y _{i}_{j} = i ^{t}^{h} sample mean
(sometimes written as y _{i} )
^{1}
N
k
n
i
i=1
j=1
_{y} ij _{=} sample mean
of all observations
30
Total Variability in Y ’s measured by sum of squares
SST =
k
i=1
n
i
j=1
(y _{i}_{j} − y _{•}_{•} ) ^{2}
Using (y _{i}_{j} − y _{•}_{•} ) = (y _{i}_{j} − y _{i}_{•} ) + (y _{i}_{•} − y _{•}_{•} ),We obtain
SST 
= 
= 

= 
k
n
i
(y _{i}_{•} − y _{•}_{•} ) ^{2} +
k
n
i
(y _{i}_{j} − y _{i}_{•} ) ^{2}
i=1
k
i=1
j=1
n _{i} (y _{i}_{•} − y _{•}_{•} ) ^{2} +
SSB + SSW
i=1
k
j=1
n
i
(y _{i}_{j} − y _{i}_{•} ) ^{2}
i=1
j=1
Total 
Between 
Within 

Variation 
= 
Groups 
+ 
Groups 
Variation 
Variation 
31
ANOVA Table
The ANOVA table provides a summary of these sources of variation
Source 
SS 
df 
MS 
F 
Between 
SSB 
k − 1 
MSB 
^{M}^{S}^{B} 
Groups 
MSE 

Within 
SSW 

Groups 
(=SSE) 
^{N} ^{−} ^{k} 
^{M}^{S}^{E} 

Total 
SST 
MSB =
SSB
k − 1
MSE = ^{S}^{S}^{E} Nk
_{=} SSW
Nk
32
Sources of Variability
Between groups variability
MSB =
^{1}
k − 1
k
i=1
n _{i} (y _{i}_{•} − y _{•}_{•} ) ^{2}
Analogous to the sample variance of the group means.
Within groups variability
where S
MSW = MSE =
1
N−k
=
k
n
i
i=1 
j=1 
k 
1
N−k
i=1
(y _{i}_{j} − y _{i}_{•} ) ^{2}
(n _{i} − 1)S
2
i
i 2 is the sample variance of the i ^{t}^{h} group.
33
MSW represents:
• A weighted average of sample variances
• Average variability within the groups
Test Statistic: F = MSB/MSE
34
Interpretation of F Test
The F test is the ratio of two variances.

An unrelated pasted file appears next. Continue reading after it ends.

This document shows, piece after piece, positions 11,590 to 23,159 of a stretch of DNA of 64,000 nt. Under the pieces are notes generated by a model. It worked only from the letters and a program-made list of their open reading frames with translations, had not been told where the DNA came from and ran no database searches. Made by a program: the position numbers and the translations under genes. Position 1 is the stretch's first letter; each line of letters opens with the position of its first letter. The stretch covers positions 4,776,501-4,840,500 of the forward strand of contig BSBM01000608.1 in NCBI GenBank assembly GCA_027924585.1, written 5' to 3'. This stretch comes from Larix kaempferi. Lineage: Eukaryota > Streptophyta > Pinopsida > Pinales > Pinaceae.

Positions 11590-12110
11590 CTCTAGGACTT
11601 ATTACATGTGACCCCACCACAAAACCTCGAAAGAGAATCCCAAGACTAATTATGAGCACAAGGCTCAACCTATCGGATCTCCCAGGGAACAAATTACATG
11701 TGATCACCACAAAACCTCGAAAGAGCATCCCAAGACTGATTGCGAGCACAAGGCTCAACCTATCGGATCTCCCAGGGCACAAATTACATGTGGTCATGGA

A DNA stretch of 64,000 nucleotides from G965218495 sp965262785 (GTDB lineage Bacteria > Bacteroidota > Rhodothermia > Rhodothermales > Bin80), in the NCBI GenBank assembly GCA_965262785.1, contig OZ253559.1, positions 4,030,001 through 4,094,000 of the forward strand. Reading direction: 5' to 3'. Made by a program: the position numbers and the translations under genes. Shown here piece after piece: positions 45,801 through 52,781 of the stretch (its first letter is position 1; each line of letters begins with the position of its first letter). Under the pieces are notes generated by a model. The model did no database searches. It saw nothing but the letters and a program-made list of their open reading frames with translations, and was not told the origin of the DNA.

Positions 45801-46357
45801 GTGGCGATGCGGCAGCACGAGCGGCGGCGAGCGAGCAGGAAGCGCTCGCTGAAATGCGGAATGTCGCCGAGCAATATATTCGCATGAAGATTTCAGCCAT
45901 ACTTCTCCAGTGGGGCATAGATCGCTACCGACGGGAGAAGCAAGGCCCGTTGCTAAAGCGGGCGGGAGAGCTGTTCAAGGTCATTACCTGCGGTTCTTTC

The denominator
MSE =
k
n
i
i=1 j=1
(y _{i}_{j} − y¯ _{i}_{•} ) ^{2} /n − k
represents the withingroup mean square and has expected value
E (MSE) = σ ^{2}
(Note: E(·) can be thought of as denoting the average over all data sets that might have arisen).
35
The numerator
MSB =
k
i=1
n _{i} (¯y _{i}_{•} − y¯ _{•}_{•} ) ^{2} / (k − 1)
is the betweengroup sum of squares. It has expected value
E (MSB) = σ ^{2} +
k
i=1
n _{i} (µ _{i} − µ¯) ^{2} / (k − 1)
where µ¯ =
k
i=1 n ^{i} µ ^{i}
k
i=1 n ^{i}
When H _{0} : µ _{1} =
= µ _{k} is true,
E (MSB) = σ ^{2}
36
When H _{0} is not true,
E (MSB) >
σ 2
When H _{0} is true, F will take values close to 1. When H _{0} is not true, F will tend to be large.
Null distribution of F ∼ F _{k}_{−}_{1}_{,}_{N} _{−}_{k}
=⇒ reject H _{0} : µ _{1} =
= µ _{k} if F > F _{k}_{−}_{1}_{,}_{N} _{−}_{k}_{,}_{(}_{1}_{−}_{α}_{)}
• This is a “global” test.
• It does not specify which µ _{i} ’s diﬀer.
37
Example: Dosages of four cardiotoxic drugs at death of infused guinea pigs
• Evaluating potencies of four cardiac treatments
• Observe dosage at which animals (guinea pigs) die for each treatment
• 10 guinea pigs per treatment (40 observations in all)
• Assess any diﬀerences in toxicity of four treatments ie. diﬀerences in mean dosage required to kill animal
y¯ _{1} = 25.9,
y¯ _{2} = 22.2,
38
y¯ _{3} = 20.0,
y¯ _{4} = 19.6
ANOVA Table
Source 
df 
SS 
MS 
F 
between 
3 
249.9 
83.3 
8.5 
(drug) 

within 
36 
350.9 
9.7 

Total 
39 
600.8 
F = 83.3/9.7 = 8.5
(p < 0.001)
Estimated (common) standard deviation of the distribution of scores in each group
^{√} 9.7
=
= 3.11
39
A single mean:
Estimation
µˆ _{i} = y¯ _{i}
V ar (¯y _{i} ) = σ ^{2} /n _{i}
and σˆ ^{2} = MSE